A UCD study released in May 2014 estimated that San Joaquin Valley growers would receive a net 1.5 million fewer acre feet of surface water in 2014, which could lead to 6,400 fewer jobs in crop production, three percent of the average 200,000 farm worker jobs in the San Joaquin Valley and 1.5 percent of the state's average farm employment of 400,000. An additional 8,000 related nonfarm jobs could be lost. Some of the farm and nonfarm jobs expected to be lost are seasonal. 

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With California’s final cap-and-trade budget including funding for agricultural land conservation, it is increasingly important to understand the dynamics of farmland trends in the state. The more we know about land use trends, the more we can work to ensure that threatened farmland is adequately protected through the most appropriate tools and policies.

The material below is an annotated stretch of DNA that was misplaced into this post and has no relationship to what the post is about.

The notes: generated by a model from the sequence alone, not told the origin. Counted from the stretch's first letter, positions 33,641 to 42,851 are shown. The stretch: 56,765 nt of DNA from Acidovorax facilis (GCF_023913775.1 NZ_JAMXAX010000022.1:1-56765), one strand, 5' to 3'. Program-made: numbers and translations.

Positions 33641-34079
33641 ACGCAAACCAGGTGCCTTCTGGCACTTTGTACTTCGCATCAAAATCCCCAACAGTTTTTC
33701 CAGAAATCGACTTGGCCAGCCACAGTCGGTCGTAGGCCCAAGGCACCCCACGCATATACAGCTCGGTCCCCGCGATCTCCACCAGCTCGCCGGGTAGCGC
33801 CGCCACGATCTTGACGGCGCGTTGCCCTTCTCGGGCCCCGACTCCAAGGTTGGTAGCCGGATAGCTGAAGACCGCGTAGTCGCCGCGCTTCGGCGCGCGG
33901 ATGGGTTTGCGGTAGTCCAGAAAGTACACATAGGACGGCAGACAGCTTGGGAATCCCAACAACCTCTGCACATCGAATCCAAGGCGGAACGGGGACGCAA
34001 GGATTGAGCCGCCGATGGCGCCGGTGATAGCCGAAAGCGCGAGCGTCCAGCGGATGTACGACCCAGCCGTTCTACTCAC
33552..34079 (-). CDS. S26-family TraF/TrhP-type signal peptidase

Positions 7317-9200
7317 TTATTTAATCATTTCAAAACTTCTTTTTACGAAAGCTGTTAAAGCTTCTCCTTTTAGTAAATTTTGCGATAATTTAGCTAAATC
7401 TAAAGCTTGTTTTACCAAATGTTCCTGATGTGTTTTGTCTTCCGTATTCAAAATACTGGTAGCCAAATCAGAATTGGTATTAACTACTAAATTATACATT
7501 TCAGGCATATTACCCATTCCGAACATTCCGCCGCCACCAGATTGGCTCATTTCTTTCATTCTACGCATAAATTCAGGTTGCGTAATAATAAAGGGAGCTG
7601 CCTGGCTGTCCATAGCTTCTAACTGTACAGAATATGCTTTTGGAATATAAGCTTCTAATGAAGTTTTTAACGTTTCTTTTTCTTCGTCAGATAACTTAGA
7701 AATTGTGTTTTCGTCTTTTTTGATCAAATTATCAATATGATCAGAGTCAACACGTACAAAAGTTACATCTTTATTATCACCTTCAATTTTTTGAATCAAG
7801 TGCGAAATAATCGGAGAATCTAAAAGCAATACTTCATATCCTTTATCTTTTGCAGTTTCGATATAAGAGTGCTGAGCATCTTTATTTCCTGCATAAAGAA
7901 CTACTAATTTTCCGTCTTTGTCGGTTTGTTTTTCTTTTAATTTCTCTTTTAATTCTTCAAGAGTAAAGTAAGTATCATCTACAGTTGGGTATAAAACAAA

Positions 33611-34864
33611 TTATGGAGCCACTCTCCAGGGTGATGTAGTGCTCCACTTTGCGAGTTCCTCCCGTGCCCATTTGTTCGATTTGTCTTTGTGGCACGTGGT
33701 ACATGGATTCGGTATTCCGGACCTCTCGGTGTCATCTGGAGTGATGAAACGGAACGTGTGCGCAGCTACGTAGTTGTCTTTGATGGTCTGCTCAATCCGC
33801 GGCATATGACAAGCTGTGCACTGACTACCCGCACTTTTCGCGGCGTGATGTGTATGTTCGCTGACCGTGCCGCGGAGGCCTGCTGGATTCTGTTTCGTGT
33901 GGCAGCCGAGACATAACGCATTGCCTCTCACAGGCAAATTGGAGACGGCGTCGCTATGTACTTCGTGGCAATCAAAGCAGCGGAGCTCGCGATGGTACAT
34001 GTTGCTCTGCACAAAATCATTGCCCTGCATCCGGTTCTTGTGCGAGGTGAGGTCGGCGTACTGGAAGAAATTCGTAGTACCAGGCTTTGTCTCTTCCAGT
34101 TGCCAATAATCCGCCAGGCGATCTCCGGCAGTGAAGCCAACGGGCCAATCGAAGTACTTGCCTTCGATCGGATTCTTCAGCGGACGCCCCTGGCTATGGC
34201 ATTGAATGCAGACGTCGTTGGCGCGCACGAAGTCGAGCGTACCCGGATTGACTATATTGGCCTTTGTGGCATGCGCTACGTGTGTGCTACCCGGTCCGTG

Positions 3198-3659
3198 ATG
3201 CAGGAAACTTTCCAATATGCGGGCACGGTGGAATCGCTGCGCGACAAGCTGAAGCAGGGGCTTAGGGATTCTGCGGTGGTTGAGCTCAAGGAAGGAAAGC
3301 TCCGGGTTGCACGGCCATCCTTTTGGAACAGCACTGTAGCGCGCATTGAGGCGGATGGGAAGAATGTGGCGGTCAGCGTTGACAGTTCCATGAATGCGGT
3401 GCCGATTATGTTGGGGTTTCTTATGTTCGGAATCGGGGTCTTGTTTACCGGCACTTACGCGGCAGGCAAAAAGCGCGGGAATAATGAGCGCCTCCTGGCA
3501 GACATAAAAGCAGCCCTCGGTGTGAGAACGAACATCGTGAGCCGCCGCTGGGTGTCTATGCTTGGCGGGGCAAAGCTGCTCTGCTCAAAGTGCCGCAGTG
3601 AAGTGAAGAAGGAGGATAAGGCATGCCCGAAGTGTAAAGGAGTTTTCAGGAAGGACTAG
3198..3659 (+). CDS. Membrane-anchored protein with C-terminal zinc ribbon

The Farmland Conservation Strategy Act, AB 1961, aimed to do just that. Co-sponsored by CalCAN, the Community Alliance with Family Farmers, and American Farmland Trust, the bill would have required counties with significant agricultural resources to inventory their farmland, define their goals and policies to conserve farmland and mitigate for its loss, and publish that information on the county website. However, heavy opposition from the California Building Industry Association led to AB 1961’s failure to get out of the Assembly Appropriations Committee.

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By Hannah Guzik

When Irene Gomez emigrated from Mexico at 14, she immediately began working in the strawberry fields in the Oxnard Plain.

The work was exhausting, poorly paid and unreliable — but that was the least of her problems. She was also helping a friend escape from a violent relationship and was worried about living in the U.S. without legal papers.